Intertwined Factors of Suicide — Financial Distress and Mental Disorder
Presenter: Feijun Luo, Centers for Disease Control and Prevention
As the U.S. economy is facing the biggest challenge since the Great Depression and financial crisis begins to unfold in many areas, suicide cases associated with financial distress are widely reported in the news media across the country. While many people tend to relate financial distress to those suicides, psychologists caution against this connection by claiming that suicide mainly results from mental disorder. Suicide is a relatively understudied topic in economics. Since Hamermesh and Soss (1974) laid out the economic framework for suicide in their seminal paper, there have been a number of suicide papers (Chuang & Huang, 1997; Kimenyi & Shughart, 1986; Marcotte, 2003; Minoiu & Andrés, 2008; Rosenthal, 1993; Yang, 1992; Yaniv, 2001) which extend the framework or provide new empirical evidence. Most of these papers conclude that economic factors such as unemployment, poverty, inequality, etc. play an important role in suicidal attempts. However, they tend to overlook the effect of mental health on suicidal attempts, which may make their results less persuasive. It is well known that financial distress and mental disorder are strongly but not completely correlated; therefore, it is more plausible to include both financial distress and mental disorder factors in suicide study.
In order to provide valuable insights into suicide prevention in the face of financial crisis, the authors conduct a comprehensive, updated suicide study which addresses both economic and psychological perspectives. The suicide data set employed by this study is “Mortality - Multiple Cause of Death,” which covers all 50 states from 1979 to 2005, the most comprehensive suicide data ever. This suicide study is conducted at the state level, with variations in the suicide rate across states and years being explained by a number of economic, psychological, and demographic factors. Specifically, the control variables reflecting financial distress include unemployment rate, household debt situation, and health insurance coverage, and the mental disorder variable is approximated by the serious mental illness (SMI) rate. In addition to including those variables as stand-alone variables in the model, the authors include the cross products of financial distress and mental disorder variables to reflect their compounding effect on suicide. The authors aim to provide a rigorous answer to how financial distress, mental disorder, and the interaction of financial distress and mental disorder account for suicide. The results of this study have important policy implications since they indicate that economic stabilization tools such as unemployment insurance, job creation, debt relief, bankruptcy prevention, etc. can generate social benefits in more areas than originally targeted ones.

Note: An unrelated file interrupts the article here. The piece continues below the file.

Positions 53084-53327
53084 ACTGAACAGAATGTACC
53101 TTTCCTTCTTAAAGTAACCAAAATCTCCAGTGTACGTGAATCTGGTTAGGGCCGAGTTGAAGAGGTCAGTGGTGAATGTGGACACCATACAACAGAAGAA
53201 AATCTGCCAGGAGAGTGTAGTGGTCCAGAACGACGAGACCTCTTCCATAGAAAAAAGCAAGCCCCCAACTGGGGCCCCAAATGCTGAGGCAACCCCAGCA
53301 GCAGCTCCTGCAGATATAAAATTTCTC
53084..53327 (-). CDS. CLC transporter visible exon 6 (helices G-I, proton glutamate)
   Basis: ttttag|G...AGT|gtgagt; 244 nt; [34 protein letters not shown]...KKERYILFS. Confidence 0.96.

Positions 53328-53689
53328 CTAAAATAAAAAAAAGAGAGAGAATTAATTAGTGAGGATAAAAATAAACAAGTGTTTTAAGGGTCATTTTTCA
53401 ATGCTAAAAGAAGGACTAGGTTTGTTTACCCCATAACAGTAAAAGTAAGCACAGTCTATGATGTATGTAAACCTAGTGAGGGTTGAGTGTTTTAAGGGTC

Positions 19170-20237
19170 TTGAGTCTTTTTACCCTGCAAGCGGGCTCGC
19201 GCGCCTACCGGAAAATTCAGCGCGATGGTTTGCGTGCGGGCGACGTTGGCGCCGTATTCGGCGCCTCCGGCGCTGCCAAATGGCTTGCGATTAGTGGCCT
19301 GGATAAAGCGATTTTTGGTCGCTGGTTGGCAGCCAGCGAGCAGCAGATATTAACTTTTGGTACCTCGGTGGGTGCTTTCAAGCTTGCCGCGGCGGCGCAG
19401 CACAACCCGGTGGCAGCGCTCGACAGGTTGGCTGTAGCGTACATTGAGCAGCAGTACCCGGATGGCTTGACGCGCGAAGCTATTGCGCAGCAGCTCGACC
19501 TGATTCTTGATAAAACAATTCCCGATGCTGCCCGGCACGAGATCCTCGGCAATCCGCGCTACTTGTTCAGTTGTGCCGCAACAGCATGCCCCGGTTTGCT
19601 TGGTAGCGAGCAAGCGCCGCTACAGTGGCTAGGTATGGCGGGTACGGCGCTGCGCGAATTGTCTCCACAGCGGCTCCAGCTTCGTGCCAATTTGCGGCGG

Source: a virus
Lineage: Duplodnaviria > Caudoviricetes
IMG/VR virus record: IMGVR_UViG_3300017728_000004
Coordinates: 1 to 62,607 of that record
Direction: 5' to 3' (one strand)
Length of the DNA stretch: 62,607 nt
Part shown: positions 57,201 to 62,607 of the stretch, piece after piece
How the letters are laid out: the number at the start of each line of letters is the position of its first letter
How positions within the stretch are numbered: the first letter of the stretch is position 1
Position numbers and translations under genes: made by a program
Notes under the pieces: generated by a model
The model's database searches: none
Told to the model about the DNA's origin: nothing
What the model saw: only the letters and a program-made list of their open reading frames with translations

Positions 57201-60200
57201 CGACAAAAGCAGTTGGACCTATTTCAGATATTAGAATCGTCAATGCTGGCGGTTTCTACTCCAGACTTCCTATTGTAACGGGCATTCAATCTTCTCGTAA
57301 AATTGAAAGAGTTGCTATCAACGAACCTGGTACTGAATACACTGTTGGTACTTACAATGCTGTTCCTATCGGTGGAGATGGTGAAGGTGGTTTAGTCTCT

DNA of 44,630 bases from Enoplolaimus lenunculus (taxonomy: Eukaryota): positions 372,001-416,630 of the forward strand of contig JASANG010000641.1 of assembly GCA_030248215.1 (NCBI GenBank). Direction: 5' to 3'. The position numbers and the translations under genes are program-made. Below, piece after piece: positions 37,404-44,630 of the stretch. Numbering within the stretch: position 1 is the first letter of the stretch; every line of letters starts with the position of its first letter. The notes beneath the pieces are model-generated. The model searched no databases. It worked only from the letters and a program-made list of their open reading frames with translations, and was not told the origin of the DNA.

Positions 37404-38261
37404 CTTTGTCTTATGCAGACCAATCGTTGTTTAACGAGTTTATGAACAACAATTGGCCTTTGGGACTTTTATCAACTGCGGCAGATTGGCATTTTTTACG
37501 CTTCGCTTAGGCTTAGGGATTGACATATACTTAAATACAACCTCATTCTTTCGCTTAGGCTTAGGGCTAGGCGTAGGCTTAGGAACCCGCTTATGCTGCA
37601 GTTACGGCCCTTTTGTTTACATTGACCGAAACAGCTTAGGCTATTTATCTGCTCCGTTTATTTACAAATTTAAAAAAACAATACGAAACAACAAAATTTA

Authors: Feijun Luo, Curtis Florence, Myriam Quispe-Agnoli
Session: Health Economics and Violence Prevention
Time: Wed 2:30 p.m.-3:30 p.m.